The Blockchain fundamentals for developers

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During my journey with the cryptocurrency, I realized this is a common problem to find a highly qualified programmer who used to work with the cryptocurrency network. This is like finding a big panda in China – they are super rare. So, finally I was called a big panda and because I like to have some big panda friends, I decided to share the knowledge and my experience.

I will create a set of articles about the blockchain, the idea and general view, cryptocurrency – the Bitcoin, the Ethereum (including smart contracts), EOS (new fancy cryptocurrency that may be a trendsetter next year) and all troubles and problems that we faced.

From my personal experience, it came that the blockchain idea is both – technical and intricate. Coding without a strong knowledge about the background and idea of the blockchain brings to a lot of confusion and misunderstanding. Let’s start with the idea.

What is the blockchain?

When most people think about the blockchain the first thing that comes to mind is cryptocurrency, like the Bitcoin or the Ethereum. But, Melanie Swan, founder of Institute for Blockchain Studies, claims that

We should think about the blockchain as another thing like the Internet – a comprehensive information technology with tiered technical levels and multiple classes of applications for any form of asset registry, inventory, and exchange, including every area of finance, economics, and money; hard assets (physical property); and intangible assets (votes, ideas, reputation, intention, health data, information etc.).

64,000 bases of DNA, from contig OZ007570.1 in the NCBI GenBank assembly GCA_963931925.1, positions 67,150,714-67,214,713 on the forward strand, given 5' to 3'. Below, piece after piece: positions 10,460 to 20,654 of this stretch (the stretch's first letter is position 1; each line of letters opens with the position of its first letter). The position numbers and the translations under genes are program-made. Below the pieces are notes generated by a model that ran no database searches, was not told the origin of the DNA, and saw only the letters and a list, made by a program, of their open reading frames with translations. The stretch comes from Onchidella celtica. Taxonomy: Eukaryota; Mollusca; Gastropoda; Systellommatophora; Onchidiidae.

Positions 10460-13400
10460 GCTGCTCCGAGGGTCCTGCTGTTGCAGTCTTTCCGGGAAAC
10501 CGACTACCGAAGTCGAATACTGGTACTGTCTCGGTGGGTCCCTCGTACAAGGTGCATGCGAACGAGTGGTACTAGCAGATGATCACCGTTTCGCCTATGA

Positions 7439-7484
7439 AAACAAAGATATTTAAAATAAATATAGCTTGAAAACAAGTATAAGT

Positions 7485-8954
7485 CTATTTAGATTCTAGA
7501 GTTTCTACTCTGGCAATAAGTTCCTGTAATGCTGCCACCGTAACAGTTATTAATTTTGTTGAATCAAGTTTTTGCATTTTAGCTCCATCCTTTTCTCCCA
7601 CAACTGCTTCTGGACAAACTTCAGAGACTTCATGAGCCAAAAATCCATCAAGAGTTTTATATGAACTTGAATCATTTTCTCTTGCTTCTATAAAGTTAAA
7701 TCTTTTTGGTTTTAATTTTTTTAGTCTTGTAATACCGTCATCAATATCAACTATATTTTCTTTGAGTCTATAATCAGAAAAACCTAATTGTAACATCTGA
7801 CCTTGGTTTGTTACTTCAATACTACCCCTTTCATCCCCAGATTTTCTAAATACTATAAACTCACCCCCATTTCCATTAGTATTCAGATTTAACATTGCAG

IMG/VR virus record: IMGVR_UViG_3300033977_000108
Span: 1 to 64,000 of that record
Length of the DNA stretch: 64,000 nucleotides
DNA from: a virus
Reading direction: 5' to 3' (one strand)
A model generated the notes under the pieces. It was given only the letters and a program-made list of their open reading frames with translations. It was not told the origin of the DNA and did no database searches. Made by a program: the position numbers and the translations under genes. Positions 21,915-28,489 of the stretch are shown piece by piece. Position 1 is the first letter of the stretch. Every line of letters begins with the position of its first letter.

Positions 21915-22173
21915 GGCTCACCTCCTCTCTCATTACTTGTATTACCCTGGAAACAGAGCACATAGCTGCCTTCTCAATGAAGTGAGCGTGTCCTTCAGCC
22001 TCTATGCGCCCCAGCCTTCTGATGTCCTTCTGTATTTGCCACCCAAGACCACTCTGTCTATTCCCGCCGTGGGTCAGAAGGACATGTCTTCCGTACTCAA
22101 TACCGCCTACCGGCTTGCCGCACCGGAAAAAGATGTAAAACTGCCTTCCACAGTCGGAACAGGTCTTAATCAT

From a more technical point of view, the blockchain is a non-centralized system purposed to share things through the Internet. Something like a torrent, but with few differences.

When I send you a file by torrent, we will end with a situation where me and you will have the same file on our disks. But if we both remove this file from our computers, it will not be available on the network anymore.  In the blockchain, when I send you a file, everybody connected to the blockchain will have a copy of this file and we cannot remove this file from the network. The difference comes from the purpose of both systems – the torrent system is all about sharing information, if you do not need a copy of the information, it can be removed. The blockchain is all about preventing the information lost. So, all the seeders have to get a copy of the information from the blockchain.

The blockchain as an idea is based on the following concepts:

Decentralization – the peer-to-peer network does not need to have any central point of access to server or DNS. All nodes share information between each other and if one of them does not work, every other can do the job.

Security – cryptography ensures that the stored information is safe and immutable. Every transaction is cryptographically connected with the block and the block is cryptographically secured.

Anonymity - (for cryptocurrency blockchains as the Bitcoin or the Ethereum) because all information is shared across the nodes the data saved in blockchain becomes public. To avoid a situation where everybody can follow your transactions, all addresses, wallets or transactions are just numbers without any additional comment or name that may suggest the owner or purpose.